A French judge has ruled that same-sex couples can marry in France.
The ruling on Wednesday is the latest in a string of rulings against gay marriage in France that have drawn international condemnation.
The court said a ruling by France’s top administrative court on June 1 would give gay couples the right to marry in the country.
The decision has sparked a backlash on social media, with gay activists calling it a blatant violation of France’s constitution, and critics accusing the court of allowing gay couples to marry with the help of the state.
The ruling will be a blow to the French government and to its social liberalism.
It could also open the door to a backlash against gay couples who have already gotten married in other countries, such as Canada, where a gay couple was granted a legal union last year.
“The court’s decision is not an open door to gay couples in France,” said Emmanuelle Roussel, president of the Lesbian, Gay, Bisexual and Transgender Association (LGB) in Paris.
“It’s the same old homophobic nonsense that is destroying France.”
The ruling came a day after a similar decision in the southern city of Strasbourg by a regional court in the eastern city of Bordeaux, which said same-gender couples could wed.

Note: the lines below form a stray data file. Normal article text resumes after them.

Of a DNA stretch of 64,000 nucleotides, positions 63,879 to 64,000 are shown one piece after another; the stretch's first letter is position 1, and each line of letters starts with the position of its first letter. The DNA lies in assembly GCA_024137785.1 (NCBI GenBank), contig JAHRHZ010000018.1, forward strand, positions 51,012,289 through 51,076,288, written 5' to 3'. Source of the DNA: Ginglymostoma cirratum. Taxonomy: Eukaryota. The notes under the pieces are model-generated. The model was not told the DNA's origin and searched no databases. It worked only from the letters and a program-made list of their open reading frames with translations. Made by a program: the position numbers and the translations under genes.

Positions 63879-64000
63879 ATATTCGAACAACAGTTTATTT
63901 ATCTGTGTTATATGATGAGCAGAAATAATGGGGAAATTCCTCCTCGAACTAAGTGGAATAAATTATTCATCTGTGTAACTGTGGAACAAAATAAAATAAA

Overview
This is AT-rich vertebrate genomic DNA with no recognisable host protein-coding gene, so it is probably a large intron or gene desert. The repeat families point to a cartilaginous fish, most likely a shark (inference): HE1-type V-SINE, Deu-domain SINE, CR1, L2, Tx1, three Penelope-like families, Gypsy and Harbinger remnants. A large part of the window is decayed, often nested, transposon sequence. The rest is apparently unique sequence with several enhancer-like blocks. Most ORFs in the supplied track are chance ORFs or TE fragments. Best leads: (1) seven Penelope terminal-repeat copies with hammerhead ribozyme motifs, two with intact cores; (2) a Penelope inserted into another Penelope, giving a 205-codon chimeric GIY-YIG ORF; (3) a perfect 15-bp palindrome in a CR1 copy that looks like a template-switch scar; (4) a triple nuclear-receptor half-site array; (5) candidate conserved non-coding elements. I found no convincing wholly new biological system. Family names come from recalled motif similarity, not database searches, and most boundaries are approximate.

Both rulings were the first in France, but they have sparked outrage from other parts of the country, as well as in the U.S.
A lesbian couple who married in France after having their union annulled by the Strasbourg court is appealing against the decision.
A number of other countries have followed Strasbourg’s lead, including Belgium, France, the Netherlands, the United Kingdom and Austria.
Roussel said she believes that a French ruling is “not a step towards equality,” but rather “a step towards a system of exploitation and control.”
She said she’s also concerned that gay couples could be given legal recognition in other parts on the continent if they get married in Paris, as happened in Canada.
Rouel said she expects the court will continue to issue rulings on the issue, and that a final decision will be issued in the coming months.
Same-sex marriage has been legal in France since 2004, but the country’s top religious authority has long banned the practice.
The Supreme Court of France has repeatedly ruled against same-dissolution of marriage.